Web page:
ELO Ratings

What it takes to win the Champions League by Jacob Beckett

There's something great about knockout tournaments, especially involving teams that are completely unfamiliar with each other. NCAA March Madness and the World Cup are perfect examples; seeing your favorite team play against a relative unknown like Murray St. or Ghana carries a little extra intrigue than your average game against a conference opponent. For MLS fans, CONCACAF Champions League embodies this opportunity.

Increasingly, CCL has been painted as an MLS vs. Liga MX referendum, one in which MLS teams steadily gain but never overtake Mexico's dominant position in the region. But lost in that narrative is that CCL includes teams from a handful of other countries, too. These MLS-Liga MX matchups will get the majority of publicity (starting with Sporting KC-Toluca in the first knockout round), but seven other MLS/Liga MX teams have to knock off Central American or Caribbean opponents before those glamour matchups are set in stone. If you think these first round matchups are just a formality, just ask an FC Dallas fan how their campaign went last year (spoiler alert: they lost to Panamanian side Tauro before they even got to face a Mexican team).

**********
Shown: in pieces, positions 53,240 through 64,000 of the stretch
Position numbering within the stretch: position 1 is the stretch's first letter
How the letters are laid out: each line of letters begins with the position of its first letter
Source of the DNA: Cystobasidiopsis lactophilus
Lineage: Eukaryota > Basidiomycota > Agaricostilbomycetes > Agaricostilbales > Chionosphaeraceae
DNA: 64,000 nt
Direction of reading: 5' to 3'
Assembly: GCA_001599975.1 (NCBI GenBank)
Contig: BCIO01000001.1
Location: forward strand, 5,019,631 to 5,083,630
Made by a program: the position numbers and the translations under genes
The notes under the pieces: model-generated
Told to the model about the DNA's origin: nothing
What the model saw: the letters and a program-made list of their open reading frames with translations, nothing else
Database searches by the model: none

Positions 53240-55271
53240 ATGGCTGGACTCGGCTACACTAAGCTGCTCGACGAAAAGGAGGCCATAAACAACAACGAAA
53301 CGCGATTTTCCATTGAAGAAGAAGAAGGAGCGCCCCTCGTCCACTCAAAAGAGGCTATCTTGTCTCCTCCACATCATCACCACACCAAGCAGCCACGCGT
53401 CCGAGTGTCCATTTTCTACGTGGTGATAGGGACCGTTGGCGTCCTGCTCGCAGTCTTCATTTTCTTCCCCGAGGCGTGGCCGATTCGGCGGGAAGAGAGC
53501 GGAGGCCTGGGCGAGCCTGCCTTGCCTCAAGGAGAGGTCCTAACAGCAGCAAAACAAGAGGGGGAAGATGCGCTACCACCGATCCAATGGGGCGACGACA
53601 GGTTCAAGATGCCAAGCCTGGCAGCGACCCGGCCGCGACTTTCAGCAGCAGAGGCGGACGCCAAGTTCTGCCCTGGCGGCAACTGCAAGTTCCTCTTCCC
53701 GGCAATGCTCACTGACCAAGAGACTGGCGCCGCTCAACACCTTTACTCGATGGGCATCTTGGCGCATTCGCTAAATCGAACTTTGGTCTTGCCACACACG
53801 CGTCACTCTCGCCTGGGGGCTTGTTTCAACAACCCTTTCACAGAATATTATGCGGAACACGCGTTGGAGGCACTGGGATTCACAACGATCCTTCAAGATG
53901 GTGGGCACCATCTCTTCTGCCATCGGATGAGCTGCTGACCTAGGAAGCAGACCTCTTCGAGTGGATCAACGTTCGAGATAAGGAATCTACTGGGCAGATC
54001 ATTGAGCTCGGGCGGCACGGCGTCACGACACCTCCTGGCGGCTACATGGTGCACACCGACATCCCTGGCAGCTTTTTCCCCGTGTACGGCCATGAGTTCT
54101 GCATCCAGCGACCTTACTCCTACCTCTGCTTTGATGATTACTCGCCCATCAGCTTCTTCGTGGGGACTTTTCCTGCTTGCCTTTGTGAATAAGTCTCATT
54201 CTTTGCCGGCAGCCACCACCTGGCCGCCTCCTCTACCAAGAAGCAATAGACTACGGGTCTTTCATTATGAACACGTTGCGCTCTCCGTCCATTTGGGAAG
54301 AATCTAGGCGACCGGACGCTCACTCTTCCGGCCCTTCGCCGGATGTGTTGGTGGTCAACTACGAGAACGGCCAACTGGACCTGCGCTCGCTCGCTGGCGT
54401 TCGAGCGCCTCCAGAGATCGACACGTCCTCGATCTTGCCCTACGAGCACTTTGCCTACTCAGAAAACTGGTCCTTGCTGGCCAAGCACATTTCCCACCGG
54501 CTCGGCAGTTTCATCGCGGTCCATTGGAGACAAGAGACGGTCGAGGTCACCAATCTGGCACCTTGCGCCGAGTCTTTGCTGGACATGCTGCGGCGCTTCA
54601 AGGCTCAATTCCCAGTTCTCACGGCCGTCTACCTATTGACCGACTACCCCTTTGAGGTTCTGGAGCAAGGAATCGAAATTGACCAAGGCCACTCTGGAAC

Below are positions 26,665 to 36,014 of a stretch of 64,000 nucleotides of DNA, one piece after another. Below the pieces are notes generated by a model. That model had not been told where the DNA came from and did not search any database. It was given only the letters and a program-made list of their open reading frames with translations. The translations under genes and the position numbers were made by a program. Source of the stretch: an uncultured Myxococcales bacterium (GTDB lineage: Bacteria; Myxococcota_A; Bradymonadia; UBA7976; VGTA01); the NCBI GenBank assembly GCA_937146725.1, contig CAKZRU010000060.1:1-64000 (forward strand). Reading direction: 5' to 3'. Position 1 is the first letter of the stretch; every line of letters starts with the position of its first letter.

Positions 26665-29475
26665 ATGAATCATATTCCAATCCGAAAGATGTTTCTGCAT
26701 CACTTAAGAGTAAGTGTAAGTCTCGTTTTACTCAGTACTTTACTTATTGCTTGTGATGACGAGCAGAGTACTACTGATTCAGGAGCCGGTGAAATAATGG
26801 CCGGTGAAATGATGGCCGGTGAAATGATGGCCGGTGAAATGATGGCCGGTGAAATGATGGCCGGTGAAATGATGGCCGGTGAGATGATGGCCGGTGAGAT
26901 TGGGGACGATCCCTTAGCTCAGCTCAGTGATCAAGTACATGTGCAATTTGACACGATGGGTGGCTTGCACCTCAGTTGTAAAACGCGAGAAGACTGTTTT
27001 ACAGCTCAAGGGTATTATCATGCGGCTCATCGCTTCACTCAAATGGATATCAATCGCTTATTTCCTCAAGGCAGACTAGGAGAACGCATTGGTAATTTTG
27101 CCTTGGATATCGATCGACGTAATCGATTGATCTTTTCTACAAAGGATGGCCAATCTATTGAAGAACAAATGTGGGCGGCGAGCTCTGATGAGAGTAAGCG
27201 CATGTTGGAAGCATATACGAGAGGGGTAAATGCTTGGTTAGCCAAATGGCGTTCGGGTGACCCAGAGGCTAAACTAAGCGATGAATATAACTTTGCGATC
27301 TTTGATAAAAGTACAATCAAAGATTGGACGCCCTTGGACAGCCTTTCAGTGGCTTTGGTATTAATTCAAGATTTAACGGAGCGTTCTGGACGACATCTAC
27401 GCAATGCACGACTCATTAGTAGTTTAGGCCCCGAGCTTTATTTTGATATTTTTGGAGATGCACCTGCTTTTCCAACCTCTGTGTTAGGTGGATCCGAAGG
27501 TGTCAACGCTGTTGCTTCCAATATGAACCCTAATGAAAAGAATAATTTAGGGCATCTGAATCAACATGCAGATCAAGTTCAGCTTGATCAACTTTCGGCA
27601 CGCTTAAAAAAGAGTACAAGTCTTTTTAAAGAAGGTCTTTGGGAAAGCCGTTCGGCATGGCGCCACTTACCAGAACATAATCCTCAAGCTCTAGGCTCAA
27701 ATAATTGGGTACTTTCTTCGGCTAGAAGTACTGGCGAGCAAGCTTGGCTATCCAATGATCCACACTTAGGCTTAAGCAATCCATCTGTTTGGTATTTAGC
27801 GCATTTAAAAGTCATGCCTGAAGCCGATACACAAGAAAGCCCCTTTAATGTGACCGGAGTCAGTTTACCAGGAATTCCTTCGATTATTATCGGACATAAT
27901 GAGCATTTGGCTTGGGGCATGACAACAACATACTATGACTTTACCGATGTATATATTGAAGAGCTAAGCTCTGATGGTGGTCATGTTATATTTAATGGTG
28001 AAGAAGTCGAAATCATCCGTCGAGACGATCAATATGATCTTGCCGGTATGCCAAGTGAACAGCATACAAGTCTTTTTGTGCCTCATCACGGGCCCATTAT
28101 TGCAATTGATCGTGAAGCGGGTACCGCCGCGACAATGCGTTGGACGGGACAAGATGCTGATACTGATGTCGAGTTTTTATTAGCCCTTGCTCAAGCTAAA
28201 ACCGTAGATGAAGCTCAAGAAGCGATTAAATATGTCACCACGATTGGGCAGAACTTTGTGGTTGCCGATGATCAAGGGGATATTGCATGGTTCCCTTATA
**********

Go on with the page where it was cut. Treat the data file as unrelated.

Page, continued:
Read More

Introducing MLS ELO Ratings by Tom Worville

Today I'm excited to debut my MLS Elo Ratings. The Elo Rating system itself was originally invented by Arpad Elo to rate chess players more effectively. It's not a perfect system for soccer, as the game is more fluid and random than chess, but it's a good indicator of under/over performance than basic stats alone provide. 

Elo is a zero sum system, meaning that sides are allocated equal points depending on the outcome of a game. It rewards more points to teams who cause upsets - so when the Chicago Fire beat the Seattle Sounders they were awarded a large number of points, and the same number of points were taken away from Seattle. 

Read More